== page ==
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View Poll Results: Favorite Foreign Foods
Thai 19 20.88%
Japanese 19 20.88%
Italian 36 39.56%
Mexican 40 43.96%
Middle Eastern 10 10.99%
Indian 14 15.38%
Chinese 20 21.98%
French 8 8.79%
Peruvian 1 1.10%
Vietnamese 10 10.99%
Greek 9 9.89%
Anything else I might have missed. 10 10.99%
Multiple Choice Poll. Voters: 91. You may not vote on this poll

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Old 05-12-2014, 06:19 PM   #201
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Originally Posted by Drunk Monkey View Post
My favorite meal remains a nice bone in rib eye cooked med rare with a loaded bake potato and some veggies.
Thing is its almost (I do mean almost, because there are idiots out there that can screw up a nice steak.) impossible to screw a nice steak. Everything here, we're talking about I think takes a lot of skill.
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Old 05-12-2014, 08:24 PM   #202
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German food rules
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Old 05-13-2014, 09:17 PM   #203
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My favorite meal remains a nice bone in rib eye cooked med rare with a loaded bake potato and some veggies.
https://www.yahoo.com/food/8-common-...134006976.html

Quote:
We love a juicy, well-cooked (though not well-done!) steak. When you’ve got a quality piece of meat, you don’t have to gussy it up with complicated cooking techniques and extravagant sauces—and that’s precisely why we love it. It’s simplicity at its best: just good, old fashioned, unfussy eatin’. So why is cooking a steak so darn difficult? From a tragically gray exterior to an overly-cooked inside, there are so many ways to go wrong.

But fear not! Our test kitchen is here to help. Senior food editor Dawn Perry walks us through the art of cooking the perfect steak, whether it’s a porterhouse, a hanger, or filet. Ready to cook some seriously awesome beef? This is your time to shine.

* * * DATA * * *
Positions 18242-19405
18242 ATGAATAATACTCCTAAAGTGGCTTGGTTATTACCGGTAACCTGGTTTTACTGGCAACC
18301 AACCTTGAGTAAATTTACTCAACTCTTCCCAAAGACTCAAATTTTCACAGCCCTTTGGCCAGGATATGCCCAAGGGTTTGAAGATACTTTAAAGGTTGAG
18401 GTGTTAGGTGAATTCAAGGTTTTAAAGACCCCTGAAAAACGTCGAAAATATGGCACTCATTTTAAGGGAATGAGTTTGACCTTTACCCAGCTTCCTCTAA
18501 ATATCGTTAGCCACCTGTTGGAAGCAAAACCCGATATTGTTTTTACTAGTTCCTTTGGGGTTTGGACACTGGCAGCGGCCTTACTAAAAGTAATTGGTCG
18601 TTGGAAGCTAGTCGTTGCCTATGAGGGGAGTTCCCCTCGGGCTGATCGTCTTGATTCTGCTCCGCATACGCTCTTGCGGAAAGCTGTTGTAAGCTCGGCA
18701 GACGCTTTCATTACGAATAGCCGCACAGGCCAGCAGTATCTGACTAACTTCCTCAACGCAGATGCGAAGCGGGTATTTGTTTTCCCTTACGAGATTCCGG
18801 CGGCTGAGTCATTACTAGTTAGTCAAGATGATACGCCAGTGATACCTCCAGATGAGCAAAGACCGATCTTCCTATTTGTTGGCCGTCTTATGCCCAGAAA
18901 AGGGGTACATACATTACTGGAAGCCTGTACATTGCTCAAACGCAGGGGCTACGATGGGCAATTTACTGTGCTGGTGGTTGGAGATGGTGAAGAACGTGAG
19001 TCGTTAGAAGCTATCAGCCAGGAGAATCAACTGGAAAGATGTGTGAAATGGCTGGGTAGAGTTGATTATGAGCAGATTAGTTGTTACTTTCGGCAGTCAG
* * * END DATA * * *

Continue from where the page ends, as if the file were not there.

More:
1. Head to the Supermarket
A steak is not a steak is not a steak—meaning a butcher can really help you navigate the tricky waters of what cuts to try and how to cook them. Shopping for meat at a grocery store will leave you with the usual suspects, but a butcher can introduce you to newer, less popular cuts that boast huge flavor, like hanger and flatiron steaks. Don’t be afraid to ask your butcher questions about how he or she would cook the steak—that’s exactly what they’re there for!

SEE MORE: 16 Recipes to Use Up Leftovers, Clean Out Your Fridge

2. Out of the Fridge, into the Frying Pan
Whether you’re cooking a thin strip steak or a thick porterhouse, you’ve gotta plan ahead, and that means taking it out well in advance of actually cooking it. So how long is “well in advance”? For the thinner cuts, a half-hour on the counter will do. If your steak is over an inch thick, plan on at least an hour—and even up to two. Why does this matter? If you dive right from the fridge into the pan, you’re risking an undercooked steak with a gray exterior: decidedly not delicious and definitely unappealing.

3. A Sprinkle Will Do
When it comes to seasoning, this is not the time to be shy. Perry explains that in addition to aiding in the formation of a gorgeous crust, it’s necessary for big, bold flavor. “You can’t season the inside of the steak,” she says. “So you’ve got to aggressively season the exterior.” This is not, however, a pass to get crazy with spice rubs and other “creative” seasonings. When you’ve got a good steak, you’re going to want to taste the steak, says assistant food editor Claire Saffitz. So go for coarse kosher salt and black pepper, and season with wild abandon: You should be able to actually see the salt and pepper.